A model is captured either in the same medium as the original such as doll house furniture made from wood or it is captured in some other medium such as a model aeroplane made of plastic. If our medium is a solid substance such as wood or plastic then theoretically we can model the shape of any other solid object using this medium. The same applies for liquids and gases. But models don't have to be the same shape as the real thing. Their appearance and medium all depend on what aspects or features of the original are being modelled. Often models are purely information and we capture them on paper in some symbolic form, such as the map of a city. Using information as the medium for modelling is more flexible than using a solid, a liquid or a gas. More aspects of the original can be captured.
Most of the time it is not possible or desirable to capture all the aspects or features of the original thing. If one did capture all its aspects the result would be the real thing. A model is said to be an abstraction of a real thing because only those aspects that are of interest are captured. The reasons why models are so powerful include:
- a model costs less and takes less time to build than the real thing because only those aspects of interest are captured.
- a model is usually smaller than the real thing which aids in its use.
- we can experiment with a model and perform tests on it that might not be possible without damaging or destroying the real thing. This only works though if the model accurately represents the aspects of the original that are being tested.
- it represents our understanding of those aspects of the original that are of interest.
- we can prove facts about the original by using the model, provided it is an accurate representation of those aspects involved in the proof.
- we can take the model apart and show others its internal structure and how it works.
- If the right modelling medium is chosen the model can be transformed into another model that may be more useful, easier to test, prove facts about or demonstrate.
- A model can be copied inexpensively and given to others.
It is not only touchable, tangible, three-dimensional things that can be modelled. Things such as processes, events and relationships between things can also be modelled. An organization chart or a family tree is a model of relationships between people. The instructions for assembling a toy or a recipe for baking a cake are models of processes. A contract is a model of an agreement made between two parties and an itinerary is a model in time order of a number of events. Notice that all these things require an information model for their representation because they are not tangible, touchable objects.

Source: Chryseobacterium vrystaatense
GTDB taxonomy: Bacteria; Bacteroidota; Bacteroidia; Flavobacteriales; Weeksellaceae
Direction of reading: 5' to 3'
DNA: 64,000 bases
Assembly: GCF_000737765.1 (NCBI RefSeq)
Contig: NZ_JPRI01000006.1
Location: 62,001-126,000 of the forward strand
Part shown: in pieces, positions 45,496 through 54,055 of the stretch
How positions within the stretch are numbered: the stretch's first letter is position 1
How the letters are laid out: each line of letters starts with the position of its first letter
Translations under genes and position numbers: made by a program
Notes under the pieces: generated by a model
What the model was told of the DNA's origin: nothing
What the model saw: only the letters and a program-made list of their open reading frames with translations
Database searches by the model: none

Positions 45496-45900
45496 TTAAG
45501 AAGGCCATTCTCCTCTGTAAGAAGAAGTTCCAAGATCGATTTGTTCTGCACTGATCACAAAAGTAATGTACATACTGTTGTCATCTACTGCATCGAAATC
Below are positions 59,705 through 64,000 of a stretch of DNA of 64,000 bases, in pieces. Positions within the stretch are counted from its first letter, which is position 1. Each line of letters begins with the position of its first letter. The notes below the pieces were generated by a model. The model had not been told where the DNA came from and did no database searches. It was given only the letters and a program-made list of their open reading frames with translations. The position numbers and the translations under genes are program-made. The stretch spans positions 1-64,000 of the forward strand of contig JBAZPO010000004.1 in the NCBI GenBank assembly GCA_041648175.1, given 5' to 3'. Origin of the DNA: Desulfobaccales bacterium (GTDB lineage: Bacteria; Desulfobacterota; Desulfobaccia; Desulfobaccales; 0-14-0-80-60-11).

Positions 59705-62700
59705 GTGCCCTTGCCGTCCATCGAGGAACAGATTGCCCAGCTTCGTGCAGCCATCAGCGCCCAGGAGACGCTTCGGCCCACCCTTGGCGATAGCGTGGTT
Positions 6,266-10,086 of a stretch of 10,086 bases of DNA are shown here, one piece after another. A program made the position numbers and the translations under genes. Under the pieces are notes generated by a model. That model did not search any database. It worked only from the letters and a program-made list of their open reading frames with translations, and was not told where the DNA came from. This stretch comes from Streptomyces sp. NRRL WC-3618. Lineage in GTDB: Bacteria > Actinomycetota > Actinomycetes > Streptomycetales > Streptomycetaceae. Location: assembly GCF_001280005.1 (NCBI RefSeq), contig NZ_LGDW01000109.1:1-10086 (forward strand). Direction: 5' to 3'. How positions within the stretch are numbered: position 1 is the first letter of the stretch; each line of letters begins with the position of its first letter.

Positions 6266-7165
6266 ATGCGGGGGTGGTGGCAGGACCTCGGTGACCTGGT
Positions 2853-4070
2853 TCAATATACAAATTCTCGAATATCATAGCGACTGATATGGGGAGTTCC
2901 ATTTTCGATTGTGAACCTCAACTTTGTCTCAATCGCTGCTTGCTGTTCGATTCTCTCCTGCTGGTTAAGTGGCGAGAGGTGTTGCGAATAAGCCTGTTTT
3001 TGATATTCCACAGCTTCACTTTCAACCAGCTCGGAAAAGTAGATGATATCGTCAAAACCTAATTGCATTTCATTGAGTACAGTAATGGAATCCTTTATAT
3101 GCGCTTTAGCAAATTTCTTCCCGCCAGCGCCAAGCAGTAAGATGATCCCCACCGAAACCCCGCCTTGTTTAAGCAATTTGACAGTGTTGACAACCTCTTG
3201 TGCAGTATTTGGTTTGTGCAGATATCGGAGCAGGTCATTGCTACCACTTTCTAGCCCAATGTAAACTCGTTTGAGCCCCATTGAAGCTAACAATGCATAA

There are both static and dynamic models. A static model does not change or operate in time. An architect’s model of a building and a plastic aeroplane model are quite static. They are meant to model only static aspects of the real things. However, a balsa wood model aeroplane that has a motor, remote control and can be flown is a dynamic model because it can simulate the behavioural as well as the structural aspects of the real thing. Certain information models such as a sequence of instructions to bake a cake can also become dynamic. However, to do so requires something or someone to interpret the steps. For example, a recipe becomes dynamic when you become the interpreter and follow it to bake the cake. The recipe does not model the cake; it describes the process required to create the cake. And when you interpret and perform the recipe you are creating an instance of the process. The process is the thing that the recipe describes. So this is a unique feature of information models of processes. This feature does not apply to information models of objects, events or relationships.